16 November 2013

Carlsen's First Chess960 Move?

While I was working on this post, Magnus Carlsen, playing Black, beat Vishy Anand in the sixth game of their World Championship match, giving him a 2-0 lead with six games to play. Not many observers would now rate very highly Anand's chances of retaining the title. It might seem opportunistic to point out that Carlsen Played Chess960, but so he did, if only for a few games.

The first game mentioned in the 'Carlsen Played' post -- 'McShane' vs. 'Magnus' -- was played in September 2004, the year Carlsen became a grandmaster at age 13. It was played at a blitz time control of three minutes per player plus an increment of one second per move. I can't imagine that anyone would play chess960 for the first time at a bullet or blitz control, so it's entirely possible that Carlsen had already played chess960 before this first recorded game.

The start position was SP317 NQRBKRBN, and after 1.e4 c6, the players reached the position shown in the top diagram. I don't really like Carlsen's first move, 1...c6. Although it opens diagonals for the Queen and Bishop, it neglects the center, allowing White to play 2.d4 with impunity, which he did.

After the following moves, 2...Nb6 3.c3 d5 4.e5 e6 5.Ng3 f6 6.f4 f5 7.Be3 Bf7 8.Rc2 Qc7 9.Nb3 Nc4 10.Bc1 Ng6, the players reached the position shown in the bottom diagram. The blocked Pawn center, which could easily arise after 1.d4 in traditional chess, looks better for White because of the space advantage. Both players now castled O-O, and White won on move 44.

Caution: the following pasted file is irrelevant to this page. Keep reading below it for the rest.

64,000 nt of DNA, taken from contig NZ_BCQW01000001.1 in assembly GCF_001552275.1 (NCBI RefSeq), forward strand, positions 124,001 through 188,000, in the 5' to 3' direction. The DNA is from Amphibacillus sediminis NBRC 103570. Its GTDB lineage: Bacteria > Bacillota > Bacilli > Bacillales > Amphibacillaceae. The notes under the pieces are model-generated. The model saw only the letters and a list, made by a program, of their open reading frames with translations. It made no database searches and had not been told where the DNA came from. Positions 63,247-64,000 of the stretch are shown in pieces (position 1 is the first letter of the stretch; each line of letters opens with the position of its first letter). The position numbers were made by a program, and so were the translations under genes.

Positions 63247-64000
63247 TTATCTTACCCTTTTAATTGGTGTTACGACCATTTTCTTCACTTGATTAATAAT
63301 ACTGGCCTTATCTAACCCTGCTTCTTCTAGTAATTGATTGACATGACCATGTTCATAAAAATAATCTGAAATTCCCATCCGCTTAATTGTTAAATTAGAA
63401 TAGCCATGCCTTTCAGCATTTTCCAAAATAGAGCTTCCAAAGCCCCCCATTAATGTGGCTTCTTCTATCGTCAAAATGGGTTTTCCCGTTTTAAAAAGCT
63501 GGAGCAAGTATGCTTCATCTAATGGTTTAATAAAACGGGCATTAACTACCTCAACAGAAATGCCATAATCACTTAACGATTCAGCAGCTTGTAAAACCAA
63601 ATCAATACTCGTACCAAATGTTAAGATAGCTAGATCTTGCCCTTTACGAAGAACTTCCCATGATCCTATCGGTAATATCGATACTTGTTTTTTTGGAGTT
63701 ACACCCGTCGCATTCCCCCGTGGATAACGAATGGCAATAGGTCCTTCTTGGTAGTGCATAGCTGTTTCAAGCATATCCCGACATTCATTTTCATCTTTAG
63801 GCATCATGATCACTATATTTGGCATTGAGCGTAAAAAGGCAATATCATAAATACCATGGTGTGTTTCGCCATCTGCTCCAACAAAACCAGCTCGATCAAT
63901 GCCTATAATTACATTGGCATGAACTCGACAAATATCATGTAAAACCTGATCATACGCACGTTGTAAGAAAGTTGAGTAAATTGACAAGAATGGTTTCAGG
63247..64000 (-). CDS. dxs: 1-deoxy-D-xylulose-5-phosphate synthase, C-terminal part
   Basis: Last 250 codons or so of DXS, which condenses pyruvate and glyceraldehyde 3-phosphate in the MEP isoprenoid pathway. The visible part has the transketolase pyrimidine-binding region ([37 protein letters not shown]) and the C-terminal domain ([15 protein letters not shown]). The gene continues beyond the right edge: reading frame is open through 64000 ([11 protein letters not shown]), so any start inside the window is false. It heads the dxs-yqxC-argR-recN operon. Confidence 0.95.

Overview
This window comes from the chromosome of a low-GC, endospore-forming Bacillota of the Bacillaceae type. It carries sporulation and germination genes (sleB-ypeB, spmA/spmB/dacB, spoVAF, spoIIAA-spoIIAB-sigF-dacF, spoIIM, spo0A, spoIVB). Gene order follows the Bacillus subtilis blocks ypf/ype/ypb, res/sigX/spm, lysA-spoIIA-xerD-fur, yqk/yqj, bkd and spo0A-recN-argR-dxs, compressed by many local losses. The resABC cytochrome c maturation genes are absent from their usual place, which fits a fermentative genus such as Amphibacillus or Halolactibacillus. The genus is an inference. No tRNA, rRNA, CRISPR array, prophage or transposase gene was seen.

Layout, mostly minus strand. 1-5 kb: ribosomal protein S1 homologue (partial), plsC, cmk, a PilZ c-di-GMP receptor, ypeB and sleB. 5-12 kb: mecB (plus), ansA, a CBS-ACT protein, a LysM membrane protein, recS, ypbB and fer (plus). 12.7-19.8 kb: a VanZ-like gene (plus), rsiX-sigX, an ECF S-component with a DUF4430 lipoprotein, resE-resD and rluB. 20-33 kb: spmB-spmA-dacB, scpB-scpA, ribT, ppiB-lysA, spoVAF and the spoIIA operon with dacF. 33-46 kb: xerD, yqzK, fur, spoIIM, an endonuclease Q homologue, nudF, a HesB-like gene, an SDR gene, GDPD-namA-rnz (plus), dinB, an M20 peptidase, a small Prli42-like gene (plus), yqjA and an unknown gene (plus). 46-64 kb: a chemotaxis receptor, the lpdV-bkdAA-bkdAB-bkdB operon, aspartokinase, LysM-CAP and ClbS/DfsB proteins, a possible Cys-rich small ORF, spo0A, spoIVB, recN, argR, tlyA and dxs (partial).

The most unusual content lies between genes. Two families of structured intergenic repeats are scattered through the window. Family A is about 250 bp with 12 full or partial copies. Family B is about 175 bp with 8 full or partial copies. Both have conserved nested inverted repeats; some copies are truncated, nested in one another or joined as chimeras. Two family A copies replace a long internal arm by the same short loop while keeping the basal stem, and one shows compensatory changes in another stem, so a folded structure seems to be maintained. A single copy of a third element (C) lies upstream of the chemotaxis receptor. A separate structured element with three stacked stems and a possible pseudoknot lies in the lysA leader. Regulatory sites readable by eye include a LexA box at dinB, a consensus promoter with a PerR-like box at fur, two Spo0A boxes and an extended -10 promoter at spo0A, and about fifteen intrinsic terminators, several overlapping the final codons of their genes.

After this game, ICC returns only two more Carlsen games, both played against 'JonLudvig' (probably Norwegian GM Jon Ludvig Hammer) in 2007. It's fair to say from this small sample that Carlsen was not overly impressed by chess960. Which strong players compete regularly at chess960 on ICC? The answer is on a list at Highest ICC ratings, where chess960 is the last section on the page. I'll take a closer look at this resource in a future post.

1 comment:

HarryO said...

What was Carlsen thinking with 6...f5?! moving the pawn twice when he could have opened up the f-file and had a real game going?

The game shows to me that Carlsen is the ultimate pragmatist-realist. Since it was a blitz game he didn't want to take risks, played a very conservative game but lost anyway.

On another thought. The fact that top rated players are not playing Chess960 on ICC is not telling the true story of what is going on in my opinion.

The 2100 players are probably highly talented people that just don't want to or don't have the time to dedicate to opening and end game theory. They also might be in transition to a higher rating as well and are using Chess960 to help them.

But once players are in the 2400 range they have probably committed so much time to standard chess that they have a strong emotional investment NOT to play Chess960 which renders obsolete a lot of their hard won efforts.

But when you climb higher than 2400 up into the 2600+ you get players starting to return to interest in Chess960 again as you see with Nakamura, Svidler, Aronian, Navara because these players are on the top of the mountain and want to explore further.